Plaintiff has filed his fourth attempt to plead a cause of action pursuant to 42 U.S.C. § 1983 against Defendant Securitas and the individually named Defendants. Plaintiff alleges that he is a Black male, Permanent Resident of the United States of America, who is domiciled in the State of Hawaii. (Third Amended Complaint at ¶ 4, ECF No. 29)

Plaintiff alleges that Defendant Securitas Security Service, Inc. (hereinafter "Securitas") "is a corporation duly existing by reason of and pursuant to the laws of the State of Hawaii." (Id. at ¶ 5). Defendants Castro, Rodriguez, and Agapay are employed as security guards by Securitas. (Id. at ¶¶ 6-8). Defendant Roderick is employed as a Security Guard Supervisor by Securitas. (Id. at ¶ 9). Defendant Sappal is a Vice President of Securitas. (Id. at ¶ 10).

Plaintiff alleges that on July 4, 2017, at 2:30 AM, he was falsely arrested and beaten by Defendants Agapay, Rodriguez and Castro while waiting for his flight at Honolulu International Airport. (Id. at ¶¶ 29-30). Plaintiff states that he was stopped by Defendants Agapay and Rodriguez as he was walking from his friend's vehicle toward the Delta Airline check-in counter. (Id. at ¶¶ 39-41). Defendant Rodriguez allegedly told Plaintiff, "I am detaining you." (Id. at ¶ 41). Plaintiff claims that Defendants Rodriguez and Agapay refused to answer Plaintiff's questions about why he was being detained. (Id. at ¶¶ 42-43).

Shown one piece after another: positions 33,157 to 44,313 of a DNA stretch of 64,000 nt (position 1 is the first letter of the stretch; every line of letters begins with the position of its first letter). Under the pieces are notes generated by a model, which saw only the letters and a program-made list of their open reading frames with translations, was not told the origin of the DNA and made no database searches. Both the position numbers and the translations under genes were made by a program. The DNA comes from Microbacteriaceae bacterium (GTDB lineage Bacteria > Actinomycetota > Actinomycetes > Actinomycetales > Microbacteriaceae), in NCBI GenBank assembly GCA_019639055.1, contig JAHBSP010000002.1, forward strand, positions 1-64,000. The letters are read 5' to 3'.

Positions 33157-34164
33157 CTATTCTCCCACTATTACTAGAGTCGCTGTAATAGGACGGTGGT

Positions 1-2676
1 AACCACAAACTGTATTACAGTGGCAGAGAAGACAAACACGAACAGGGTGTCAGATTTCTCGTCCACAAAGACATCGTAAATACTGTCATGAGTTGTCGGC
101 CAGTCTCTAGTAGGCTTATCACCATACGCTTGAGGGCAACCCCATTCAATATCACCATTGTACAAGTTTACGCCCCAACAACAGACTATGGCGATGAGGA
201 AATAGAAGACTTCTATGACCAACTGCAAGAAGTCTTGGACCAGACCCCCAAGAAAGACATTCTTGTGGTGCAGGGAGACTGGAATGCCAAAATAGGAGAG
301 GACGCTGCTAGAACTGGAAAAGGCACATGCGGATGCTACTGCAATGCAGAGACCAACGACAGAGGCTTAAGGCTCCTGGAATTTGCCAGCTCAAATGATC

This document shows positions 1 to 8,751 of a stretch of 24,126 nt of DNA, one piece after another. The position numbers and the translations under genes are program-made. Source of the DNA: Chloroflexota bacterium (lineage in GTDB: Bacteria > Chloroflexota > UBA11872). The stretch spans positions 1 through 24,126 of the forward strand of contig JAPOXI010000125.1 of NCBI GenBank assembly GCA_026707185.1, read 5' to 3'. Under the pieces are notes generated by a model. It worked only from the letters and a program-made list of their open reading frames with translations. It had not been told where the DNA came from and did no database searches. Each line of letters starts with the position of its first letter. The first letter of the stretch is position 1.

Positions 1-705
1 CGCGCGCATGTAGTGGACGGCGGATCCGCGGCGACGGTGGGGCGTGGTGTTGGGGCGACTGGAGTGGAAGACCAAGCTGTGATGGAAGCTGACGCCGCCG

According to the Third Amended Complaint, Defendants Rodriguez and Agapay asked Plaintiff if the baggage he was carrying belonged to him and asked Plaintiff to provide the keys to the bags for inspection. (Id. at ¶¶ 43-45). Plaintiff refused to provide the keys, stating that only the Transportation Security Administration agency was authorized to search passenger bags. (Id. at ¶ 46). Defendants Rodriguez and Agapay called for backup and Defendant Castro arrived. (Id. at ¶¶ 47-48). After inspecting Plaintiff's ticket, Defendant Castro again demanded the keys to Plaintiff's baggage. (Id. at ¶¶ 48-49). Plaintiff again objected, and Defendants Rodriguez, Agapay, and Castro allegedly slammed Plaintiff to the ground by his neck, causing Plaintiff to sustain injuries. (Id. at ¶ 52). Defendant Castro then allegedly instructed Defendants Agapay and Rodriguez to remove the keys from Plaintiff's pocket. (Id. at ¶ 56).